'Three Rs' principle (Replace, Reduce, Refine)
Increasing concern about the use of laboratory animals for toxicity studies and other effects of substances has led to widespread support of, and adherence to, the principle of the 3Rs of animal use in alternative test method development [Replacement, Reduction and Refinement], first defined by the scientists William Russell and Rex Burch in 'The Principles of Humane Experimental Technique' (1959).
Regulatory authorities have endorsed the principle of the 3Rs. As a consequence, alternative test methods have been developed to replace the use of animals with non-animal systems, reduce the number of animals in a test, or refine the procedures to make them less painful or stressful to the animals under study.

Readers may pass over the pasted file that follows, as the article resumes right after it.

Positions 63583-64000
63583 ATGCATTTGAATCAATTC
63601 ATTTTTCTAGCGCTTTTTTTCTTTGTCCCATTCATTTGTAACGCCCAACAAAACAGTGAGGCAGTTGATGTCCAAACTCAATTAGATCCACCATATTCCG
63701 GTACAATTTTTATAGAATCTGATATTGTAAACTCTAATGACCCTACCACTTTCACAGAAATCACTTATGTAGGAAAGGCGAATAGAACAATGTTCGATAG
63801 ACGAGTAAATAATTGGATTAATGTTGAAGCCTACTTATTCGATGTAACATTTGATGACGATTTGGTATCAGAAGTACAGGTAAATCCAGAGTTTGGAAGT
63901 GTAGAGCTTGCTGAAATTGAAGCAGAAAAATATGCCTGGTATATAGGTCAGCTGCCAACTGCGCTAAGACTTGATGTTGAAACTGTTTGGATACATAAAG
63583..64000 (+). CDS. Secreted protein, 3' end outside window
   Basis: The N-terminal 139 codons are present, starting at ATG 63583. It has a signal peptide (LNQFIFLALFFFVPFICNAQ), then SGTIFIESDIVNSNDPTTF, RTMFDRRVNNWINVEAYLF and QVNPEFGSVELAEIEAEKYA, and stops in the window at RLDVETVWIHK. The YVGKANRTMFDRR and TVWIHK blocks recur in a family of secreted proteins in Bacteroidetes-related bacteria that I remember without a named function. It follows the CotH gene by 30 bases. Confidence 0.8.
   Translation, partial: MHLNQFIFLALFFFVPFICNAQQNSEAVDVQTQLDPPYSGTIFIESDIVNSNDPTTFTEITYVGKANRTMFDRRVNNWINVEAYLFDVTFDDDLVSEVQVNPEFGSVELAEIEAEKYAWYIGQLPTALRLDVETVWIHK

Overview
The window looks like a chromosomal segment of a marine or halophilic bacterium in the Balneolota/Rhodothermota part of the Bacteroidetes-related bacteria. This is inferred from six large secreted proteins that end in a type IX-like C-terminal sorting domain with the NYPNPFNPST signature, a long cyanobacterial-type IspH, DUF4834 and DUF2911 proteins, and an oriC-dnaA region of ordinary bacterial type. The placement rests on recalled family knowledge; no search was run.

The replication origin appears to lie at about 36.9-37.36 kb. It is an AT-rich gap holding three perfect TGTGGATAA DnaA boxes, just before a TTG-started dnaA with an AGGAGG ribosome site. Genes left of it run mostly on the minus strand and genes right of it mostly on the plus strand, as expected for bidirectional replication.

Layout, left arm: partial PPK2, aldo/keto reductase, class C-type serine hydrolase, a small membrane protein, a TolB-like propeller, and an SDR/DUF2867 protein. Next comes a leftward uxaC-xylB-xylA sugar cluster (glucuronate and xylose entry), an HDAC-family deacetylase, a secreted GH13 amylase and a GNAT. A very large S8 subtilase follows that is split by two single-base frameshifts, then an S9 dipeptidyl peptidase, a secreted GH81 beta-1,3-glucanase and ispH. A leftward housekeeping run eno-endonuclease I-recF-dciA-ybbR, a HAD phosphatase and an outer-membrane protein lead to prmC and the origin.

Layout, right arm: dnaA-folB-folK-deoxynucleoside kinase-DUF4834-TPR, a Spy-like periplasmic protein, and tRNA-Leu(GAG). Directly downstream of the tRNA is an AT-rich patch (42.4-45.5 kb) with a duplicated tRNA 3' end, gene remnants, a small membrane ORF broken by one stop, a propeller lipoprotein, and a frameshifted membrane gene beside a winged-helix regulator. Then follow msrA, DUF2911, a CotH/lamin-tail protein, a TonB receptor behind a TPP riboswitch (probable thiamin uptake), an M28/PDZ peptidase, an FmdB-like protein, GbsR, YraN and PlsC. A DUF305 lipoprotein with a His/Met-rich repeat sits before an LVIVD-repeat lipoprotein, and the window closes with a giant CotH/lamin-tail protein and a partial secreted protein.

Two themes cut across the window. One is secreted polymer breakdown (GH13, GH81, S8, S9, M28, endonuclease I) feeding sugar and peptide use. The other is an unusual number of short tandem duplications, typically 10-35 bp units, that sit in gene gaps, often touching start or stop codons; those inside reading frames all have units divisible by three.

The on the protection of animals used for scientific purposes (published on 20 October 2010) includes an explicit reference to the 3Rs principle.
Sources: (see disclaimer)
- OECD, Guidance Document No. 34 on the Validation and International Acceptance of new or Updated Test Methods for Hazard Assessment
- Altweb (the Alternatives to Animal Testing Web Site) for Russel and Burch's article
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